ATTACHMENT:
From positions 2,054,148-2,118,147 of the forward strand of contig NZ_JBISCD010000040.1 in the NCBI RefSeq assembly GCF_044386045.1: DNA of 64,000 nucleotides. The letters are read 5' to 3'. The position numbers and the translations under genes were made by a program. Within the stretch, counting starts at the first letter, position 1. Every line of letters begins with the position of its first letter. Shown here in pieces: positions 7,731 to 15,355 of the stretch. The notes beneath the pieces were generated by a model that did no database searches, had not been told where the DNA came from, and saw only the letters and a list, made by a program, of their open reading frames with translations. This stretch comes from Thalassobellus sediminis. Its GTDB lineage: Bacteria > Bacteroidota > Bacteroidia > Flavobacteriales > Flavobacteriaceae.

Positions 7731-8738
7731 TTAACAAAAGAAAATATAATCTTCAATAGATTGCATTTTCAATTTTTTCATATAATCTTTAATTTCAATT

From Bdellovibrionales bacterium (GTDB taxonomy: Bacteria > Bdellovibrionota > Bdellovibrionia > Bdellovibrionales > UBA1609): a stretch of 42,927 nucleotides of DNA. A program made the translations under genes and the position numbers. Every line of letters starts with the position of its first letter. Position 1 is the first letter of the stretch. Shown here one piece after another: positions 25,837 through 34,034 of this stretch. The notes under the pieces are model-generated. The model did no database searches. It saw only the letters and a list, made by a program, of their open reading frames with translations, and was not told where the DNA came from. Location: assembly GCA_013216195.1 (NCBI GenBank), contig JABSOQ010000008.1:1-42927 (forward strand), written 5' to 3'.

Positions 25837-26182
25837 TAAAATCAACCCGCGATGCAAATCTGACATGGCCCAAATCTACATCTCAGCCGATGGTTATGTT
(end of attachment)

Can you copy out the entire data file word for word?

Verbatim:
From positions 2,054,148-2,118,147 of the forward strand of contig NZ_JBISCD010000040.1 in the NCBI RefSeq assembly GCF_044386045.1: DNA of 64,000 nucleotides. The letters are read 5' to 3'. The position numbers and the translations under genes were made by a program. Within the stretch, counting starts at the first letter, position 1. Every line of letters begins with the position of its first letter. Shown here in pieces: positions 7,731 to 15,355 of the stretch. The notes beneath the pieces were generated by a model that did no database searches, had not been told where the DNA came from, and saw only the letters and a list, made by a program, of their open reading frames with translations. This stretch comes from Thalassobellus sediminis. Its GTDB lineage: Bacteria > Bacteroidota > Bacteroidia > Flavobacteriales > Flavobacteriaceae.

Positions 7731-8738
7731 TTAACAAAAGAAAATATAATCTTCAATAGATTGCATTTTCAATTTTTTCATATAATCTTTAATTTCAATT

From Bdellovibrionales bacterium (GTDB taxonomy: Bacteria > Bdellovibrionota > Bdellovibrionia > Bdellovibrionales > UBA1609): a stretch of 42,927 nucleotides of DNA. A program made the translations under genes and the position numbers. Every line of letters starts with the position of its first letter. Position 1 is the first letter of the stretch. Shown here one piece after another: positions 25,837 through 34,034 of this stretch. The notes under the pieces are model-generated. The model did no database searches. It saw only the letters and a list, made by a program, of their open reading frames with translations, and was not told where the DNA came from. Location: assembly GCA_013216195.1 (NCBI GenBank), contig JABSOQ010000008.1:1-42927 (forward strand), written 5' to 3'.

Positions 25837-26182
25837 TAAAATCAACCCGCGATGCAAATCTGACATGGCCCAAATCTACATCTCAGCCGATGGTTATGTT